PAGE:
Saturday, 20 March 2010

Snab Scandy

With the first migrants seemingly on the doorstep I was hopeful that today would see some new additions for the year, I did succeed in adding a new bird but not till darkness had almost fallen. Another pond tour this morning brought little of note anywhere, a stiff breeze seemed to be keeping heads down and nothing new could be found at any of the locations visited.
On the way home I stopped at Bothal and scanned through the corvid flocks in the sheep field as I have done regularly this winter predominantly to look for nominate monedula Jackdaw. Once again drew a blank but the leucistic individual below was new perhaps showing that the flock isn't just made up of residents? (If anyone wants to claim this individual for an earlier date please let me know).



Late afternoon after the breeze had dropped I headed back out, news of the first Sand Martins of the year spurring me on. After more blanks at local ponds I ended up at Snab Point with a high tide pushing right up to the banks. Huge banks of seaweed have been pushed up at the southern end of the beach north of the point so I headed along the stones in search of Pipits. A pair of Mallard fed with Black-headed Gulls close in as the waves crashed at the seaweed presumably releasing Inverts into the sea that could be picked at, first time I've seen Mallard feeding this way.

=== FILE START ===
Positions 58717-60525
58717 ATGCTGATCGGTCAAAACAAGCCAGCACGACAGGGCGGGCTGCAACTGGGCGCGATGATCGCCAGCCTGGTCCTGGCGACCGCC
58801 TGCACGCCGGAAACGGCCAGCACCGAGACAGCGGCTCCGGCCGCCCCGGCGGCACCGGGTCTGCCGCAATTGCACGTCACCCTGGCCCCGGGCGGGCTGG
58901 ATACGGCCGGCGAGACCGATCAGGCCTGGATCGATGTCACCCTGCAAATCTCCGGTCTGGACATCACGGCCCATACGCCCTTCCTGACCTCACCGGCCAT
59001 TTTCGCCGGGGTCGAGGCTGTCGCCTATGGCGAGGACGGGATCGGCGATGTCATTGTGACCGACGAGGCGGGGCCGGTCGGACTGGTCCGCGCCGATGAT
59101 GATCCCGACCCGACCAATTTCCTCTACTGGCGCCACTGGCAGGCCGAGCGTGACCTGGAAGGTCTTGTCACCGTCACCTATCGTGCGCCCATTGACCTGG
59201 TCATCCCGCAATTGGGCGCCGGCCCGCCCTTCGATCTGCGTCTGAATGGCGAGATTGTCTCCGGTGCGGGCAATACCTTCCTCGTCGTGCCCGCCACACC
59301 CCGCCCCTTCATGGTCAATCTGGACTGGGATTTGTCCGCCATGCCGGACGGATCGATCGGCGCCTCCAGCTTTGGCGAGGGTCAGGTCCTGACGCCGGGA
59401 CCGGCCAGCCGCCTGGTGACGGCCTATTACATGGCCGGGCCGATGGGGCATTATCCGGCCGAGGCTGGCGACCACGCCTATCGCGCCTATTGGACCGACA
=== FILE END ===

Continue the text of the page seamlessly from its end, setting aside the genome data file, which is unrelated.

On the East coast with a 25ft cliff between the setting sun and me the light was dismal, I ended up at ISO1600 and 1/80 trying to get anything at all tonight. Five Rock Pipit were present, at least one was littoralis but I have a suspicion that there were more. They were reasonably confiding as I squeezed my way gingerly up onto the seaweed mound, not sure what lay beneath my feet in the way of solidity. At one point I looked down and noticed some sort of bedraggled corpse inches from my feet and the smell was none too pleasant either. All five Pipits took to the air after a while and started heading out to sea before turning back, I thought at that point that they may well depart but perhaps it was just a pre-roost wing stretching exercise.

Scandinavian Rock Pipit A.p. littoralis

Look how strong the supercilum looks from this angle!


The last hour of light provided me with a chance to go looking for Owls with some success, a pair of Long-eared Owl in suitable breeding habitat were seen briefly and back in the car after a 1mile circuit in darkness a roadside post topped with Barn Owl provided a good end to a largely underwhelming day.

1 comment:

James said...

Maybe a hooded jackdaw? C.m.tilmouthi